(Michael Billington’s article appeared in the Guardian, 5/25.)
In 1746, Carlo Goldoni wrote a classic comedy normally translated as The Servant of Two Masters. Richard Bean has used it for a riotous farce combining the original's structure with a particularly Anglo-Saxon verbal and physical humour. The result, a kind of Carry On Carlo, is one of the funniest productions in the National's history.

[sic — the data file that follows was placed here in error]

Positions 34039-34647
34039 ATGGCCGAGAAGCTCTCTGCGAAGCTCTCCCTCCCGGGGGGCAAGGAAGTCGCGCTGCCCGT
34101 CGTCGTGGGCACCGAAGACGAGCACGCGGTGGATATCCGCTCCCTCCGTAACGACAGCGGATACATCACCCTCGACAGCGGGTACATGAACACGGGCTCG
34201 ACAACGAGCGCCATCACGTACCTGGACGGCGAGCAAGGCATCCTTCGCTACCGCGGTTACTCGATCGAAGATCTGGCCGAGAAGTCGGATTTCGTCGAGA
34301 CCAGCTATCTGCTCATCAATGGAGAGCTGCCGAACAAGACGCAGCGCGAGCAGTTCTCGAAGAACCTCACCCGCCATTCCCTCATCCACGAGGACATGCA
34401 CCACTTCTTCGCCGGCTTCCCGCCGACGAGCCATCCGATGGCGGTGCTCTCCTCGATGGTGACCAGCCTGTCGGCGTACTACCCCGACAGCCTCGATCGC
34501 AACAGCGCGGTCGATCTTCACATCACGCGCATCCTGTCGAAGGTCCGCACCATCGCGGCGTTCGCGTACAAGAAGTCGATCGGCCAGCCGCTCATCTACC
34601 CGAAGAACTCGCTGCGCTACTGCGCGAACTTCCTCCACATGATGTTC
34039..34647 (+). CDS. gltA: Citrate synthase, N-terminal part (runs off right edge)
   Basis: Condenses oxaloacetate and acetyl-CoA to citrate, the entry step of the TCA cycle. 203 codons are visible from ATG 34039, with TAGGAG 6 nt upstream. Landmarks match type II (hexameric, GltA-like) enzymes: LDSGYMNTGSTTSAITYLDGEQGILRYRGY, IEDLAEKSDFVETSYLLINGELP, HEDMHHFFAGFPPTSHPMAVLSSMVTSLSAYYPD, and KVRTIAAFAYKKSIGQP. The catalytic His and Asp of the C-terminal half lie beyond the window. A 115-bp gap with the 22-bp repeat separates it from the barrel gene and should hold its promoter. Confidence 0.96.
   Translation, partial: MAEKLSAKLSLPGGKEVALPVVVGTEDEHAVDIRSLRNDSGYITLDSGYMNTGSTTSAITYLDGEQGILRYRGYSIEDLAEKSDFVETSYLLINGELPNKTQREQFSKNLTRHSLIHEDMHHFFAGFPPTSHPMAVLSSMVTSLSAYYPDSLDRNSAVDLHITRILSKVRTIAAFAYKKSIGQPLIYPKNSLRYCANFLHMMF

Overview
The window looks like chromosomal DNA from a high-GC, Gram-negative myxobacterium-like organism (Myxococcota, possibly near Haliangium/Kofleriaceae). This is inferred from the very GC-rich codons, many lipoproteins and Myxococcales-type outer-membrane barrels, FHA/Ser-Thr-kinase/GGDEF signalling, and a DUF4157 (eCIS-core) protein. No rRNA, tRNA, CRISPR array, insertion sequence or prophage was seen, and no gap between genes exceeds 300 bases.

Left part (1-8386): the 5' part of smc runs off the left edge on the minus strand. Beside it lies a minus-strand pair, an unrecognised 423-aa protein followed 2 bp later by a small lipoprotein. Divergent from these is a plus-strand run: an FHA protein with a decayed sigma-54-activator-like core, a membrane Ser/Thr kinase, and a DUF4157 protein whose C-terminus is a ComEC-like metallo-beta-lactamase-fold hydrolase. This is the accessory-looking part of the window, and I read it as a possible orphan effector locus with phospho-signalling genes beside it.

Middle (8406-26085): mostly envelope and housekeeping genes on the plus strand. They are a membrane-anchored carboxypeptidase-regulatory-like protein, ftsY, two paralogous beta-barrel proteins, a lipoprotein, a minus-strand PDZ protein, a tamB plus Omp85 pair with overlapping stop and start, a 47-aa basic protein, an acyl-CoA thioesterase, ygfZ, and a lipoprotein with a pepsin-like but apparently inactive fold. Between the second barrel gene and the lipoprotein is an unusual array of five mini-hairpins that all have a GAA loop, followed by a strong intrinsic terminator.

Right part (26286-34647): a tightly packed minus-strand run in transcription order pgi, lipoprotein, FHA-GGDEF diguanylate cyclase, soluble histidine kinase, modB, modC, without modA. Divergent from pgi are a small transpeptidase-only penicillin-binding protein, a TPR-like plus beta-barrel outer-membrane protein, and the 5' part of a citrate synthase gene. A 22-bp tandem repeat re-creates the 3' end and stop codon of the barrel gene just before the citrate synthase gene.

The plot almost defies description. But Bean has set the action in 1963 in Brighton, and the key point is that Francis Henshall, a failed skiffle player, finds himself working for two guvnors. One, Rachel Crabbe, is disguised as her dead gangland twin, and, in her brutal mop-like wig, bears an uncanny resemblance to Ringo Starr.